(Walking to the weir from Caversham)
I set about assembling my recording equipment, extending the front legs of the tripod to compensate for the sloping bank down to the river, attaching the blimp which housed the microphones and adjusting the gains on the portable recorder. Finding a dry spot of grass on which to sit, I turned my attention again to the relentless torrent of white noise that dominated the soundscape. Amplified through headphones, the weir’s size and force was magnified, low frequencies rumbling more threateningly than when heard by the naked ear. From above the roar, amplification brought-out the doppler-drone of aircraft circling for Heathrow, sirens of emergency vehicles, horns of diesel locomotives on the Great Western mainline and construction noise from yet more glass-clad office buildings for which Reading is famous. Taking off the headphones to start the meditation timer, I noticed how the weir masked all but the loudest peaks of these interruptions, leaving me feeling cocooned on the shore of this small river island.

(Caversham weir)
As the automated bell of the timer was invited three times, I lowered my gaze and rested it on the reflections of clouds distorted by the small waves reaching me from the weir. My eyes focused on the ripples and the grey clouds behind them, almost believing they formed the bed of the river here. Slowly drifting eastwards, the clouds appeared to be swept along with the rivers’ flow. Closing my eyes to turn my attention inwards to my breathing, a mild dizziness came over me. The shifting images of clouds and waves had stopped, emboldening my remaining senses to adjust to feeling more firmly anchored to the river bank.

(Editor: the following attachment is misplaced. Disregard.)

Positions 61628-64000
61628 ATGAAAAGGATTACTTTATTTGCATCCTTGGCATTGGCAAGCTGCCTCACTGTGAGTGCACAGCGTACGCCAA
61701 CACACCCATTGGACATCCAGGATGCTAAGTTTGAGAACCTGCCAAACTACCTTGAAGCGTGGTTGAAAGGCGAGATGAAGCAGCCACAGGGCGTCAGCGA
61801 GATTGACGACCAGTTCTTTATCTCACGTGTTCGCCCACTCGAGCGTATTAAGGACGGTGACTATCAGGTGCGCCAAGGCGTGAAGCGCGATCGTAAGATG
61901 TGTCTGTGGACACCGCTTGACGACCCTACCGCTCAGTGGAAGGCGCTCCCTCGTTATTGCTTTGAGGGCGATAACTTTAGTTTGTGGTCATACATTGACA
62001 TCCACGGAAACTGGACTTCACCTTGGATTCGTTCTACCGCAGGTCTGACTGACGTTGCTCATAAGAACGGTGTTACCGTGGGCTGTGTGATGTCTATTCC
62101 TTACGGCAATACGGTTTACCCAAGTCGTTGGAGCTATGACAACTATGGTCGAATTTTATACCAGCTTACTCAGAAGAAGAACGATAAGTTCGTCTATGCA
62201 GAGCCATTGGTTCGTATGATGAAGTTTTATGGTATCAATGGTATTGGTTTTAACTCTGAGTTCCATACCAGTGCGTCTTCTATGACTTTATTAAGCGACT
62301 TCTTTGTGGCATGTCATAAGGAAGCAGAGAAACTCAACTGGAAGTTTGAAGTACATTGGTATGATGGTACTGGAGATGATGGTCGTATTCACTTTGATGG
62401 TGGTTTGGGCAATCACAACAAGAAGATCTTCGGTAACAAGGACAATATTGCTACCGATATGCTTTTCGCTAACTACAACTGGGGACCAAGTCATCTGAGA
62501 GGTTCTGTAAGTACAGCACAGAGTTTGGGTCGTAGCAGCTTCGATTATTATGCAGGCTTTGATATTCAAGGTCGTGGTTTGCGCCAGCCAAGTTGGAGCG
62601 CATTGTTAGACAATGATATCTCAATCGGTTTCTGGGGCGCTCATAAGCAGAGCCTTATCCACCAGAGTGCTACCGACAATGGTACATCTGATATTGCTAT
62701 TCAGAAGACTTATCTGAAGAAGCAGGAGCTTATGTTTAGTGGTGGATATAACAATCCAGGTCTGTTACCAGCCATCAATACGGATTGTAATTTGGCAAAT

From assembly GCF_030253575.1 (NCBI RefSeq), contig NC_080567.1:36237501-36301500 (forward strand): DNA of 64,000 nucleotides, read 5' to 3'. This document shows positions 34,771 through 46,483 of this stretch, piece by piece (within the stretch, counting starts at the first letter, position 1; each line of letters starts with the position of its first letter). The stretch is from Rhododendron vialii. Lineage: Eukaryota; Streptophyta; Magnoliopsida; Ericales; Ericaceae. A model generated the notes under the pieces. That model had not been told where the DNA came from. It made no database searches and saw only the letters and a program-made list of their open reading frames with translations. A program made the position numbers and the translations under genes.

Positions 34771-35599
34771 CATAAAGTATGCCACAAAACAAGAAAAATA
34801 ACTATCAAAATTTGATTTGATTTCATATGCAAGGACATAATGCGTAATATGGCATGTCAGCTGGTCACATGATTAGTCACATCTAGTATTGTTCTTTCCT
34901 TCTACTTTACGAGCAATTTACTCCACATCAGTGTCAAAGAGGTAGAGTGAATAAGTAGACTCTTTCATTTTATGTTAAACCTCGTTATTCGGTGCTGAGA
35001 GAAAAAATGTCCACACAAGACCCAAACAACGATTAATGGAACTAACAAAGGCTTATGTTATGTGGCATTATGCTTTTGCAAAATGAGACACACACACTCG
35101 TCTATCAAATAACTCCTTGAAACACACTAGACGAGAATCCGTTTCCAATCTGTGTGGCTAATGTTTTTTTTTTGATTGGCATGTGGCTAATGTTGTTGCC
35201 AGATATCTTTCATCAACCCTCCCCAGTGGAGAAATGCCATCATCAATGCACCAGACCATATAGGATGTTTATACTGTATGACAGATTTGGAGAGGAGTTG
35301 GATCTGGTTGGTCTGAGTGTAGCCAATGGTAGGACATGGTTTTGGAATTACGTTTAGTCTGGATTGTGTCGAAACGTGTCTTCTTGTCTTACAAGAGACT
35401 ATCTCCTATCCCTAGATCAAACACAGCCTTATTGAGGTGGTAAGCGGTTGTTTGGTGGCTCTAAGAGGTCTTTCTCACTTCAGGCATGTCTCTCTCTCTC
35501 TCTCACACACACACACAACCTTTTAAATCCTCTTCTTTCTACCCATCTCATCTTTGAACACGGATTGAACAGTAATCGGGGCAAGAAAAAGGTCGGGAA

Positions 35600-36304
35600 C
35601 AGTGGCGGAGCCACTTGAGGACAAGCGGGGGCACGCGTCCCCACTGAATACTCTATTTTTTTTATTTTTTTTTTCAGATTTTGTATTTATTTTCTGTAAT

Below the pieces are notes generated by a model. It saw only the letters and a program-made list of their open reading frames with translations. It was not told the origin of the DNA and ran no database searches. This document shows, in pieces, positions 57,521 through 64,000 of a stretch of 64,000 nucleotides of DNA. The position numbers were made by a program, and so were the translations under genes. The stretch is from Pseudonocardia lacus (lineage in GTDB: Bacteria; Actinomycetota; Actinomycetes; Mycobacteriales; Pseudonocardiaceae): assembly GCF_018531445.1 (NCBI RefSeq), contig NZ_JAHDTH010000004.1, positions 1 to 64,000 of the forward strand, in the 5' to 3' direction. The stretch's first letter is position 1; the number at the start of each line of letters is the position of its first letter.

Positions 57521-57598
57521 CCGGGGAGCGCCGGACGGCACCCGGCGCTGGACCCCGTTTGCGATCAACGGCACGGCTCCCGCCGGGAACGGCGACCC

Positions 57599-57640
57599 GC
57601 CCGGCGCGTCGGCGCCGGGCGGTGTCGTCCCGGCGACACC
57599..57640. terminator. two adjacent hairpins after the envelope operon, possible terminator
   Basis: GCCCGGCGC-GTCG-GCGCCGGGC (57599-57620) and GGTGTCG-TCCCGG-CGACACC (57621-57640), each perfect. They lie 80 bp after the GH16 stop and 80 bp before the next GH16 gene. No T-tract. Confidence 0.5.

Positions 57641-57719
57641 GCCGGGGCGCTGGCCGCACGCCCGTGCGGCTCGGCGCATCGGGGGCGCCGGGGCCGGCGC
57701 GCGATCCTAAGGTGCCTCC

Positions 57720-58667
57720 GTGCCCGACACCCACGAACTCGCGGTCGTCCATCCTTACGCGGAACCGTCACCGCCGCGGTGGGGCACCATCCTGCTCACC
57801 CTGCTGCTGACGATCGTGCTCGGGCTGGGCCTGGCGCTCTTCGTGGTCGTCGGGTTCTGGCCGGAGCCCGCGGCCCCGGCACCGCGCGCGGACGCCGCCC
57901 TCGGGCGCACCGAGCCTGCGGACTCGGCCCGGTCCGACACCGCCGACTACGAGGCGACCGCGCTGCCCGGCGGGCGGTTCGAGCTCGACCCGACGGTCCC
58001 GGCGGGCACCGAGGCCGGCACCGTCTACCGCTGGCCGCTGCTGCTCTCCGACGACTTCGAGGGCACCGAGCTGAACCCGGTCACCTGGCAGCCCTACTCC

Whilst being a stone’s throw from the town centre, the weir effectively masked the familiar soundscape of urban sprawl beyond. The weir’s endless, scarcely fluctuating roar provided a certainty which was reassuring and restful. Without the distraction of urban clatter, of signals and cues, movement and purpose, networks, transfers, commerce and industry, I settled quickly into my assignment, to simply follow the in breath and out breath. With other work on hold until the following day and plenty of time on my parking ticket, I could afford myself this luxury and allow the weir’s strangely calming interference signal to sever links with plans, deadlines and projects. After a few minutes, thoughts, like the clouds I had been watching pass across the river bed, seemed altogether more distant and ephemeral, well at least for brief interludes. Yet, whilst I felt shielded from distraction by the weir’s gentle onslaught, there lingered a slight unease at being unable to hear passing visitors. Interesting and eye-catching microphone set-ups can deter people from disturbing a recordists seclusion, particularly when they are adorned with headphones. However, my position with a view across the weir also meant there was the chance that someone would notice me from the footpath crossing it and would wish to have their curiosity satisfied. Certainly, the roar of the weir, would give me little time to collect myself and prepare an account of my presence in the event of someone approaching. Such distracting thoughts were hard to shake, but eventually my mind relented and gave in to trusting passers-by to afford me some solitude, or at least to trust myself to respond to an enquiry without frustration or resentment.

With three more sounds of the bell, I moved slowly to pack-up. I left feeling pleased to have found a small corner of the town, just across the river, that I could return to should I crave some detachment from the busyness and bustle.

(Walking from the weir to Reading Bridge)